Charge The Customer What The Items Cost: A Guide to Pricing Your Jewellery
One of the questions I get most often at Western Frontier Traders is: how do I price my jewellery? So I have decided to dedicate a blog post to help you price your jewellery correctly.
Many jewellers undersell their work. There is a common myth that cheaper items move faster, but in the case of handmade items this is not always true. Customers expect to pay a higher price for bespoke and handmade goods and prices that are too low can make them second-guess the quality. Once you know the formula it is quite simple, but it’s important to understand the reasoning behind it.
My number one tip: don’t absorb anything.
Charge the customer what the item costs. This may sound obvious but believe me, many jewellers don’t do this one simple thing. A piece of jewellery isn’t just that. It’s the effort involved in designing it, making it, packaging it, researching shops to sell it in, paying designers for your logo, paying for rental space, website rental, Facebook advertising, business cards, price tags, shipping, driving to those little out of the way suppliers, it all adds up. It seems small, but you better believe that your departure slip is included in the price of your airline ticket or that your ‘free’ shower gel is snuck into the room fee. To make a profit from jewellery, you have to pass these costs onto the customer.
Whenever I order anything, I single it down to how much it costs per unit. My business cards cost $125 for 500, so I know that each card costs $0.25 and as every item of jewellery comes with a card, I know I have to add this cost onto each item. If I sell 500 pieces of jewellery in a year and decide to absorb my card’s cost, that is $125 I take away from my profit. Doesn’t seem like much, but what about if I decide to then absorb the price tag? That is another $50. And what about the two tanks of petrol I spend a year going to that out of the way shop? Another $100. And I guess the bags aren’t too expense, so that’s another $250. And all of a sudden that is $525 worth of profit.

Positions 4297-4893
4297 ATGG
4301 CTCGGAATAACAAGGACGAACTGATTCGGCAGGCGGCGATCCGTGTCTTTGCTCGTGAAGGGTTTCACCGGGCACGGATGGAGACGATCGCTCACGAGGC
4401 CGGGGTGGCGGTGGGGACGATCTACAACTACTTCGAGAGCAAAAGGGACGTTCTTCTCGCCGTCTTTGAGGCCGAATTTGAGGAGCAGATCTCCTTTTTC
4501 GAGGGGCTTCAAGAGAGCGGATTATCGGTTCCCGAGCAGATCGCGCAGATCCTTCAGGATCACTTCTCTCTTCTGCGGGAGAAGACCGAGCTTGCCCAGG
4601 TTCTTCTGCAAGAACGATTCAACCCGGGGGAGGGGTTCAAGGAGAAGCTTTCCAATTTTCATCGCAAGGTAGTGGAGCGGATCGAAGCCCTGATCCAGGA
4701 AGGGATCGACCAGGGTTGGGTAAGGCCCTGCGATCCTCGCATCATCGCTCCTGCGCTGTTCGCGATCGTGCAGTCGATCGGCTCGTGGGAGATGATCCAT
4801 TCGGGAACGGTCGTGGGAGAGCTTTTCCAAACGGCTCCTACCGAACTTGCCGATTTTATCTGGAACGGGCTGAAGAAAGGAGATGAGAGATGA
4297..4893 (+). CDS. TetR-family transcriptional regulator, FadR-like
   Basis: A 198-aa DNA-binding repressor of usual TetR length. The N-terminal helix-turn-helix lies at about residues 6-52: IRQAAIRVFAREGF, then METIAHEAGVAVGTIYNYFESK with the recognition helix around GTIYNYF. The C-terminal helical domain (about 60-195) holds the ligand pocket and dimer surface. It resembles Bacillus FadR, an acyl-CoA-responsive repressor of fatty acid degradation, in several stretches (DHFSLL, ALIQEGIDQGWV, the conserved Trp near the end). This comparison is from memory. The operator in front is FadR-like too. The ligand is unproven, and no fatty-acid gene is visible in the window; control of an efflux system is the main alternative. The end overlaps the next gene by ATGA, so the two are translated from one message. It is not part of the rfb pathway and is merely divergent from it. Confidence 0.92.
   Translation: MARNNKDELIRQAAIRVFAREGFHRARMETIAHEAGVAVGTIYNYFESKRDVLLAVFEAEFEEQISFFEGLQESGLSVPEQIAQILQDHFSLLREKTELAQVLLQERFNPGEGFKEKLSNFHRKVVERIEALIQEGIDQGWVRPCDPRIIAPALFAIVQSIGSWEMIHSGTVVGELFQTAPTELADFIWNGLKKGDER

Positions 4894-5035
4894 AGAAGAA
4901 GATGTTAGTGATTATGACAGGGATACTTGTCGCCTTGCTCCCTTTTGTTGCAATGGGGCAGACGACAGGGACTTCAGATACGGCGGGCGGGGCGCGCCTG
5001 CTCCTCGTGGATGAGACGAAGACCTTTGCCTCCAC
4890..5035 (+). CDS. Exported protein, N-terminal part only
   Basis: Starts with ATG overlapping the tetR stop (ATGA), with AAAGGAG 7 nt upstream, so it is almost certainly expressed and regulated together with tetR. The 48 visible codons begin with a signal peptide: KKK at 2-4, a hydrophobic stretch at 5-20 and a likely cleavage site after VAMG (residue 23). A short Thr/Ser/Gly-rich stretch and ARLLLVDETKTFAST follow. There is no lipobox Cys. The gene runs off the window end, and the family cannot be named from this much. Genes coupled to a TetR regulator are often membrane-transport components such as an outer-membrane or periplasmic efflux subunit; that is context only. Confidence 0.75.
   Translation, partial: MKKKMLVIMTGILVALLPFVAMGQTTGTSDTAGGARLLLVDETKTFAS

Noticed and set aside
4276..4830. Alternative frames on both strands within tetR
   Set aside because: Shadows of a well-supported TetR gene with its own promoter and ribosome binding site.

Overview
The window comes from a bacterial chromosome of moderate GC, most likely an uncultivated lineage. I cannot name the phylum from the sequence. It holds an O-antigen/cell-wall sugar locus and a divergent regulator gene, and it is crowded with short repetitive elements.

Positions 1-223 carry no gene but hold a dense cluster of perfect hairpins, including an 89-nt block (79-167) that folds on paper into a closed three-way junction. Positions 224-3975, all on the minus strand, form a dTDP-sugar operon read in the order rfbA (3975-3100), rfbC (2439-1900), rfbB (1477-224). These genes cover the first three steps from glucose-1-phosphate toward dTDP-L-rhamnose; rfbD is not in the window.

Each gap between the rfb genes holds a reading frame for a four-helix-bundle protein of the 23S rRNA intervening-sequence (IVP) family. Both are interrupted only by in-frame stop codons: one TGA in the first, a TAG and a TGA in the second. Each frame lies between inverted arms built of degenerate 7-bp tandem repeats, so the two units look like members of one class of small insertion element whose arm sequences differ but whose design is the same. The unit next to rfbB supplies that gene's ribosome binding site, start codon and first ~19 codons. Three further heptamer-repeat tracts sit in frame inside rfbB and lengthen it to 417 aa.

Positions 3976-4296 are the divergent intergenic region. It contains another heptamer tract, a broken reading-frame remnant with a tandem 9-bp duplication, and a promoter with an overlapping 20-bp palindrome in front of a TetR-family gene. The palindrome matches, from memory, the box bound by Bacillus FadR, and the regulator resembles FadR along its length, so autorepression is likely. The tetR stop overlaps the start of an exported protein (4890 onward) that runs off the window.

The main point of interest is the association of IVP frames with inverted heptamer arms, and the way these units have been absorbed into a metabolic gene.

Now imagine all the other little bits and pieces I don’t even both to add up. Electricity, gas, oxygen, cleaners, oxidising solution, rouge, Tripoli, the list goes on. These items are why you must have a contingency. A $0.50 cost to the customer can end up costing you a lot more.
Having a contingency also gives you some wiggle room. Some jewellers don’t mind a little haggle. If you have a contingency percentage, you are able to give that regular customer a discount, or give the woman buying her three daughters necklaces 10% off.
So here is my pricing formula:
((Material Cost x 4) + Labour) x 1.1 = Min Retail
((Material Cost x 4) + Labour) x 1.5 = Mid Retail
((Material Cost x 4) + Labour) x 1.8 = Max Retail
I have created a useful calculator with the formulas already input. Download HERE.
In regards to labour, lots of jewellers don’t pay themselves enough. My standard hourly rate is $40 p/h and $50 p/h for commissioned work.
What about Wholesale?
You will notice I have added a wholesale price on the calculator. I generally go on the premise that a wholesale price is half of the retail price. This is why it’s important to multiply your material costs by four. It’s also important to stick to your guns with minimum quantity orders if businesses want the wholesale price. If you have a MQO of 15, don’t let companies try and worm their way down to 10. You are selling them a product at half of the price and they payoff is that they order multiples. It’s your business, don’t let others dictate how you run it.
Time vs Material Costs
For me personally, time is always at a premium. And when you are making lower cost handmade items, there are certain things you can do to save time. I am a big believer in pre-made findings. If I am making a bespoke pair of 18ct gold and pink tourmaline earrings, I will most certainly make my own ear wires, but if I am making multiple pairs of lower cost earrings, I will use pre-made sterling silver ear hooks. The same goes for ear posts, butterflies and bails. I cannot justify spending an extra two hours on simple findings when I can buy them for a great price. Our sterling silver findings can be found HERE.
Final tip: I cannot stress how important your time is. I have met jewellers, and artists for that matter, that don’t charge for their time. You cannot make a successful business just charging for materials.
I hope this sheds some light on this sticky subject, and that you are now better prepared to price your jewellery reflective of your time and efforts.
Ruth – Western Frontier Traders